By Lizzie Rosewell
In atmospheric foggy conditions I threaded my way through the area north of Beaumont Hamel, via Redan Ridge, Serre Road and the Pals Memorials at Sheffield Memorial Park. The landscape was dotted with a network of small cemeteries, memorial stones and plaques commemorating individual actions, which I found more moving than the larger and better known memorials, despite their overwhelming scale. I was particularly touched by a plaque on the corner of a farmer’s barn, remembering some of the northern Pals units and as I ran on down the track tears streamed down my face.
The following day the misty, murky conditions had vanished as I set off towards Vimy Ridge. The craters, dips and ridges left by old trench networks and shell craters looked beautiful in the morning sunshine and it was hard to imagine that this had been a scene of such carnage. Reminders were all around though in the large fenced areas, closed off due to unexploded shells and mines. I was privileged to have the Vimy Memorial to myself in the early morning, the views from the ridge providing an understanding of what an important vantage point this was during the war.
It was the previous autumn when I had the idea to commemorate this year’s centenary of the First World War by running from Paris to London via the Western Front. As a former Army officer the welfare of our soldiers and veterans is a subject very close to my heart and so I decided to use this challenge to raise money for ABF The Soldiers’ Charity, the British Army’s national charity, who provide lifelong support to soldiers, veterans and their families. The First World War was billed as the “War to end all Wars” and yet 100 years on our Army continues to be active all over the world.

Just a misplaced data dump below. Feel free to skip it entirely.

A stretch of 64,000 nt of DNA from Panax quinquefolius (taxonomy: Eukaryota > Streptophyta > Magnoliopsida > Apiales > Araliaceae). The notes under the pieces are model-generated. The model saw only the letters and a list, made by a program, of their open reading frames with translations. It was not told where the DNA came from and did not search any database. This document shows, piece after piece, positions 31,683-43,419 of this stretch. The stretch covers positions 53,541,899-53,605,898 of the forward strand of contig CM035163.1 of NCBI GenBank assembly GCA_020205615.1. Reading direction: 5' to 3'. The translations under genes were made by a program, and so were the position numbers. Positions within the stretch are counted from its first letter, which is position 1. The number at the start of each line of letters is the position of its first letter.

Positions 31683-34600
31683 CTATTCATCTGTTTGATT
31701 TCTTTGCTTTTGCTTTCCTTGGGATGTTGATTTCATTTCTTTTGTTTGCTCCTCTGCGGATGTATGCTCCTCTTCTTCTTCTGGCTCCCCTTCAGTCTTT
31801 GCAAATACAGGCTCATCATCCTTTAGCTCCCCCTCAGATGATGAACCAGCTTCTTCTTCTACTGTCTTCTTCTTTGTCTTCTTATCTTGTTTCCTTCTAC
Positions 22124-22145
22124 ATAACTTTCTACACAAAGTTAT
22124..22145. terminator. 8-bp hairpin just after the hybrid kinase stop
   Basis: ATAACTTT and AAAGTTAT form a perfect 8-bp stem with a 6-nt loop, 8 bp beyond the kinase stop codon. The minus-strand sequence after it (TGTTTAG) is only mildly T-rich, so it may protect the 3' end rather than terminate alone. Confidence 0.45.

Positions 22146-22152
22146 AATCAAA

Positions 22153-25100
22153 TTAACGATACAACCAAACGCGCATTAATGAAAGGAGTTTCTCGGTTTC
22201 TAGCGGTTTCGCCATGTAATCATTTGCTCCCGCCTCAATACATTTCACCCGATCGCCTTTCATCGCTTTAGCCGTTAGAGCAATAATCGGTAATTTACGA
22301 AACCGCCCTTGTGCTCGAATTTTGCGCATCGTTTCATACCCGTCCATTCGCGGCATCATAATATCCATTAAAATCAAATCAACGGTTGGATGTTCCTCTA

I started with the Paris Marathon, before running north from Paris to Amiens, location of the start of the Hundred Days Offensive. From here I followed the line of the Western Front, visiting many of the main battlefields and memorials, as far as Ypres. I then headed to Dunkirk to catch the ferry back to the UK, before running from Dover to London, where I finished my journey by running the London Marathon. The full route involved running 390 miles, or the equivalent of 15 marathons in 15 days. I was on my own, carrying all my own kit, camping and buying food along the way.
As a keen runner I wanted to set myself a big challenge and it certainly was the toughest thing that I have ever done. I struggled with awful blisters and at times worried whether I would actually be able to complete the run, but I discovered new reserves of both physical and mental strength that allowed me to keep pushing on despite the pain.
It was an incredibly emotional experience to follow the Western Front on foot, probably made more so by tiredness! It really felt that I was following in the footsteps of those who fought in the Great War and when my journey got tough I reminded myself of what those soldiers had gone through. Some particularly special moments included the statue of the Golden Virgin glinting in the sun on top of the Basilica at Albert as I followed the Upper Road above Dernancourt; exploring the Somme battlefields on an atmospheric misty morning; visiting the incredible souterrain at Maison Blanche; and having the honour of reading the Exhortation at the nightly service at the Menin Gate.
I would like to thank the Suffolk branch of the Western Front Association, and especially Dave Hedges, for all their help and support. If you would like to make a donation towards my fundraising for ABF The Soldiers’ Charity then please visit: https://uk.virginmoneygiving.com/lizzierunning
IMAGES: (C) 2018 Lizzie Rosewell